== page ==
A no account outlaw establishes his own particular brand of law and order and builds a town on the edges of civilization in this farcical western. With the aid of an old law text and ... See full summary »
Cat(herine) Ballou's family farm is being threatened by the Rail Road. She sends for Kid Shelleen, finding him to be the drunkest gunfighter in the west. When her father is killed by the rail road magnate's gunman, she vowes to fight on. Shelleen manages to ride sideways in several scenes, while minstrels sing the ballad of Cat Ballou in between scenes. Written by
John Vogel <firstname.lastname@example.org>
Even though everyone knew that they were making at least a good film, no one had any idea that they were making a classic. Jane Fonda recalled - "I have to admit, it wasn't until I saw the final cut of Cat Ballou that I realized we had a hit on our hands. I hadn't been around when they filmed Lee's horse, leaning cross-legged up against the barn in what's become a classic image, or when Lee tries to shoot the side of the barn." See more »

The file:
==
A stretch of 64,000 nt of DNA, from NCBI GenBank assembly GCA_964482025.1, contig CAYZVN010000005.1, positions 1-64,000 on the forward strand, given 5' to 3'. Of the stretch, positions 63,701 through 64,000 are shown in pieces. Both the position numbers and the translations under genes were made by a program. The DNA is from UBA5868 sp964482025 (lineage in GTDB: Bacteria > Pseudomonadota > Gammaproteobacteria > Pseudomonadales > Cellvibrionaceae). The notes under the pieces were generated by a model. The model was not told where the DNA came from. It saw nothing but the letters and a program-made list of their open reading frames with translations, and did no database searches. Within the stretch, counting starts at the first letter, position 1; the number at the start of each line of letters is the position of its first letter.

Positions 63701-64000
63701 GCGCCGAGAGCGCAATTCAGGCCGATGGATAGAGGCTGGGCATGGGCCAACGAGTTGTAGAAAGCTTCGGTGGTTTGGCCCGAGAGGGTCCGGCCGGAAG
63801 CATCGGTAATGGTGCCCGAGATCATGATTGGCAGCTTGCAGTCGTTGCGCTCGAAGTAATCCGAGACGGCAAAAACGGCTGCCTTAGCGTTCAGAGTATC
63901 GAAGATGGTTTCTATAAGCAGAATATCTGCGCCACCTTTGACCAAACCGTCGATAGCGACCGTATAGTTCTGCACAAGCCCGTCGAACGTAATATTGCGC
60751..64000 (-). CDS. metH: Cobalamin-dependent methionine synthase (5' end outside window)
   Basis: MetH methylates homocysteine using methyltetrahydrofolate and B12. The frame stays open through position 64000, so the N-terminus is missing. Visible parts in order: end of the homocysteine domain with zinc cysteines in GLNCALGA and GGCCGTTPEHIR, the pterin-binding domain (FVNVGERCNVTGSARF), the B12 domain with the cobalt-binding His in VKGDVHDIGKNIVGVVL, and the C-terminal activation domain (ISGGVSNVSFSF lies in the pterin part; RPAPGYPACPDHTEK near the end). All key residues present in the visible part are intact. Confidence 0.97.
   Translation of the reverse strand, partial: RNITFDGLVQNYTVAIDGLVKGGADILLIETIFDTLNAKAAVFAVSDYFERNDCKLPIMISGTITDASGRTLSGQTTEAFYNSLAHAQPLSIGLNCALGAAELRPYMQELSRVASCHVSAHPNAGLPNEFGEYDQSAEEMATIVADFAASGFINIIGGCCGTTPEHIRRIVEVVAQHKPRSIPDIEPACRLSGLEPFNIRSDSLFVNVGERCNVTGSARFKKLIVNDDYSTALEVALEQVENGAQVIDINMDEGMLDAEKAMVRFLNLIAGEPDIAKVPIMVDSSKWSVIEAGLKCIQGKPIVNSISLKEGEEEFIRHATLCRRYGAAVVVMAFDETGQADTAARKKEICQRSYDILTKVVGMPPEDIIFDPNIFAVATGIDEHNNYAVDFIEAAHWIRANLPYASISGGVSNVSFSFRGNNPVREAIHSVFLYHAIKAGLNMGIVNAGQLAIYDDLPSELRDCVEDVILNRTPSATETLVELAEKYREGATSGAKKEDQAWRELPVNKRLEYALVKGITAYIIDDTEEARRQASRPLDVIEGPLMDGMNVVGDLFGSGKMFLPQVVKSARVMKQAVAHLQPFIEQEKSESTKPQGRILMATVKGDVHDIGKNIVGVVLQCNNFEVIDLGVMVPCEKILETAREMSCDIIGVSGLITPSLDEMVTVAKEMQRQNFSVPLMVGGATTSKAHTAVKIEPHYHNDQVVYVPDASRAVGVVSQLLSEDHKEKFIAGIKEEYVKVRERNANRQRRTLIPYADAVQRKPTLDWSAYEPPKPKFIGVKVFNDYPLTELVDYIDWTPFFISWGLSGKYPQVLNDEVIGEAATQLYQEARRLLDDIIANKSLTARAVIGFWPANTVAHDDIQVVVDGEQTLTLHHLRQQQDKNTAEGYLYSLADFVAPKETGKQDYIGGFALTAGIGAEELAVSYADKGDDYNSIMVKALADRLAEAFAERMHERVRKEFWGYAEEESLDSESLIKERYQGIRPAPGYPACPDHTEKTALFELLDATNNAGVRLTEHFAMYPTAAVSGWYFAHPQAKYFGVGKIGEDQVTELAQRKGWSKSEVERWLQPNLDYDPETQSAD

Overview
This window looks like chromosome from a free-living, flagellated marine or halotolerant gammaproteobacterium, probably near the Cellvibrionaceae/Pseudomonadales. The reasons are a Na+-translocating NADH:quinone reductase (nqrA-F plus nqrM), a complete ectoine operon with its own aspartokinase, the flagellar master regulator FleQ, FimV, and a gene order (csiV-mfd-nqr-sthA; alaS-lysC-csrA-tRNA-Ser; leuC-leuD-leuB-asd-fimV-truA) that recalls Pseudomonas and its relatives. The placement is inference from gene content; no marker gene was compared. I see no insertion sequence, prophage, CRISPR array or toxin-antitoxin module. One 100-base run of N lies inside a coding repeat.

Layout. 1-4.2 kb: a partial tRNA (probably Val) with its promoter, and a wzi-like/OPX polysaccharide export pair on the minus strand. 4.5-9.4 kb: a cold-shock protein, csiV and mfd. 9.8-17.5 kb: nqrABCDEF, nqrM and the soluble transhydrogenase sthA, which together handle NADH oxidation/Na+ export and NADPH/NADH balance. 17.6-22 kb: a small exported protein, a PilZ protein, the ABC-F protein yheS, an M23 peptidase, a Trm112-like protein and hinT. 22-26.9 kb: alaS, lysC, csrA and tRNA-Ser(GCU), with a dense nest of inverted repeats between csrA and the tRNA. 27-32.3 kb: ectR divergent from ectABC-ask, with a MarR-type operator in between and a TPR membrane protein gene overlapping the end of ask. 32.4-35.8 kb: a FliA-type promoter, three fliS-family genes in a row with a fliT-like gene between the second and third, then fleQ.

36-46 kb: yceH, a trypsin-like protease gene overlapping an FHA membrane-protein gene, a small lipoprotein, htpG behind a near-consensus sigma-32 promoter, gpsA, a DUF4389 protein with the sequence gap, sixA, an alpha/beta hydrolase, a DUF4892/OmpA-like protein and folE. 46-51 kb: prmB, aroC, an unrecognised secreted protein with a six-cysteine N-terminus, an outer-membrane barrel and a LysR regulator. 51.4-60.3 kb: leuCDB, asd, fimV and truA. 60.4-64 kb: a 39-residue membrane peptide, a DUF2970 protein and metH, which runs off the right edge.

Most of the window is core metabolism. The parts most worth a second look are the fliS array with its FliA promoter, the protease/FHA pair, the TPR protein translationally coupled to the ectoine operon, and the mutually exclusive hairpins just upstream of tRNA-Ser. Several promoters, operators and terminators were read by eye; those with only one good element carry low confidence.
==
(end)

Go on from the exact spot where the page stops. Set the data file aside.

During the train robbery scene, there are both a single and a double set of railroad tracks shown. Most long shots show a single set and the close up shots show the double set. The scene ends with the actors brushing themselves off in front a double set of tracks. See more »
One of the best modern westerns made that John Wayne wasn't in. Jane Fonda is great as the schoolmarm-turned-outlaw Cat Ballou. When she begins to seek vengeance against the railroad for her father's death, you believe she's really going to get them.
I don't have to say much about Lee Marvin's performance; it's perfect all the way. His dual role, where he plays Kid Shelleen and his evil brother, Tim Strawn, gives him the chance to really stretch his acting talents. When Marvin plays the drunken Shelleen, he's a comic delight. Even his horse looks drunk. When he plays Strawn, the screen sizzles. If you need a reason to see this movie, Lee Marvin should be the reason.
Michael Callan is fine as Jane Fonda's love interest, and Dwayne Hickman steals the scenes he's in as Callan's "uncle"; he's really good in this film. John Marley is pretty funny, also, and Cat's father; his views on the Indian nation are revolutionary, to say the least. Tom Nardini is wonderful as the hired hand who goes along on Cat's quest, none too willingly.
All in all, this is a tour-de-force of acting and writing. Sharp, witty, warm and action-packed, this is a film everyone should see at least once. I've seen it many times, and it's never lost its luster for me.
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